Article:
In the good old days when you were in high school, if you were a problem child or enjoyed skipping school, then after a few warnings you were called to the office and summarily kicked out of school. If your infraction was bad enough, you never returned.
If you were a young lady and became pregnant, you just disappeared. At that time the disappearance was a grand mystery. As we grew older, we realized that in actuality the pregnant young lady had usually been shipped off out of state to some relative's house because of the shame of it ...
While the great county budget crisis of 2009 is for the moment over, we would like to suggest a positive solution to ensure that we don't find ourselves in this situation again.
One of the main reasons we have gone quickly from a surplus into a deficit of taxable revenue in Newton County is because over the years we have failed to attract enough viable industry to counter the fallback in the current housing and retail markets.
On Wednesday, after much anguish, criticism and concern, the Newton County Board of Supervisors balanced the county's budget for FY2010. Through the efforts of county management, county employees and elected officials, the final balance was accomplished without raising the current millage rate and resulted in the loss of a minimal amount of jobs.
We have nothing but praise for the leadership of County Chair Kathy Morgan. She, along with administrative officer John Middleton, crafted a final proposal that was unanimously accepted by the county commissioners.
During my second year of nursing school our professor gave us a quiz. I breezed through the questions until I read the last one: "What is the first name of the woman who cleans the school?" Surely this was a joke. I had seen the cleaning woman several times, but how would I know her name I handed in my paper, leaving the last question blank. Before the class ended, one student asked if the last question would count toward our grade. "Absolutely," the professor said. "In your careers, you will meet many people. All are significant. They deserve your ...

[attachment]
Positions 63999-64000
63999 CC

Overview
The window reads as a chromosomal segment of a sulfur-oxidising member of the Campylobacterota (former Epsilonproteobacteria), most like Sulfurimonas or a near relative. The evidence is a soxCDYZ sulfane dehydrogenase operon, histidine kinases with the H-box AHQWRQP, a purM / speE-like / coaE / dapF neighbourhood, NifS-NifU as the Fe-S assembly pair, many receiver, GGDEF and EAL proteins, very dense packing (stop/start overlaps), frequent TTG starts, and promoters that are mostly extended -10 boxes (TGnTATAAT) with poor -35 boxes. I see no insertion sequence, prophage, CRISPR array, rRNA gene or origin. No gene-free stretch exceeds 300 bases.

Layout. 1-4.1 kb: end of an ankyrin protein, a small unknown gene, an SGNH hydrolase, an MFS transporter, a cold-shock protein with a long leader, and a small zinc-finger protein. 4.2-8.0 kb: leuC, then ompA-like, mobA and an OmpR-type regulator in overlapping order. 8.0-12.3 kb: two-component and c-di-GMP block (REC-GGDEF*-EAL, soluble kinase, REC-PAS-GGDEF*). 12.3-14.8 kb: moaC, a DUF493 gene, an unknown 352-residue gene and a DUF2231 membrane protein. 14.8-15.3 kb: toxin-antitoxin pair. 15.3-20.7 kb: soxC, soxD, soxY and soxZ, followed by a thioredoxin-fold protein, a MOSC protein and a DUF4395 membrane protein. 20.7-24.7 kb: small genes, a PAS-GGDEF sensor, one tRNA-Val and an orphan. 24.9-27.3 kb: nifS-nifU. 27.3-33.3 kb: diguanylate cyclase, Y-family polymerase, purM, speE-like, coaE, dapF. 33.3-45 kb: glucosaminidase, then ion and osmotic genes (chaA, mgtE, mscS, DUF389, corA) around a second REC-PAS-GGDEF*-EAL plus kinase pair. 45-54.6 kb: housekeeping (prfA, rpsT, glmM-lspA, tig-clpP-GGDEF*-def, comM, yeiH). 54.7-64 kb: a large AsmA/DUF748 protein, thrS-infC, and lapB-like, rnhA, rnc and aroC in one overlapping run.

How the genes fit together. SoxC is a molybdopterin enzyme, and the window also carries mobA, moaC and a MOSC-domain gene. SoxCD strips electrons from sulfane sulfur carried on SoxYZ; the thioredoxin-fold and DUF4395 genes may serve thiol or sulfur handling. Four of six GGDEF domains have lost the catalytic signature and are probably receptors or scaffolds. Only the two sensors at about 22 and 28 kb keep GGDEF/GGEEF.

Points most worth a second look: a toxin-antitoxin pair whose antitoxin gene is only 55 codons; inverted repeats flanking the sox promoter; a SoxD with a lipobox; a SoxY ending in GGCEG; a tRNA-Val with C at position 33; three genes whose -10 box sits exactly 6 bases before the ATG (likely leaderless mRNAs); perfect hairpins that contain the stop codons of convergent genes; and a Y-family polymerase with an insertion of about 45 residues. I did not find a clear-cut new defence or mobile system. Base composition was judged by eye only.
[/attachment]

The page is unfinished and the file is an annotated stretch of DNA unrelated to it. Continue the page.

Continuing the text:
For once, I am going to have to (shudder) agree with the American Civil Liberties Union. They are busting their britches to have pictures released of some of the 240 detainees at Guantanamo being waterboarded by the CIA. That is a great idea. I believe most rank-and-file Americans would take much comfort in knowing that our government cares more about getting the truth out of potential terrorists in order to prevent another 9/11 attack than they do about hurting the feelings of a bunch of people who would gleefully dance on our graves.
There was a time that we were taught to save money, pay our bills on time and invest wisely; this philosophy helped America prosper since the days we first became a nation more than 233 years ago.
That philosophy, is for all practical purposes, gone with the times of plenty. It is said we are on the slippery slope of socialism since the Obama administration and the Democrats have come to power. Being on the slippery edge is no longer true either; we are now in a headfirst slide down the mountainside.
For the commissioners of Newton County there are not simple solutions or easy decisions to be made on the 2010 budget. Monday night's four-and-a half-hour meeting clearly showed all those in attendance that the days of milk and honey are long behind us, and now we must work hard in order to overcome the current financial crisis that we are all enduring.
Cutting county personnel and services or raising taxes were the two main points dividing our board of elected commissioners on their path to reach a budgetary equilibrium. So if not tax, what other revenue streams can be ...
Perhaps we had Gov. Sonny Perdue all wrong. When we said Perdue was a do-nothing governor, maybe he wasn't really doing nothing. He was just waiting for something to happen - something big and awful so he could really show his stuff.
In Friday's edition we published articles about two extraordinary women in our community - Shirley Smith and Martha Taylor.
Smith serves as the CEO of Repairers of the Breach which helps severely economically disadvantaged families get back on their feet by providing them with food, clothing and shelter. The nonprofit operates a thrift store on Washington Street to help offset the costs of their good work, especially during the winter holidays when they allow certain applicants to shop for gifts free of charge.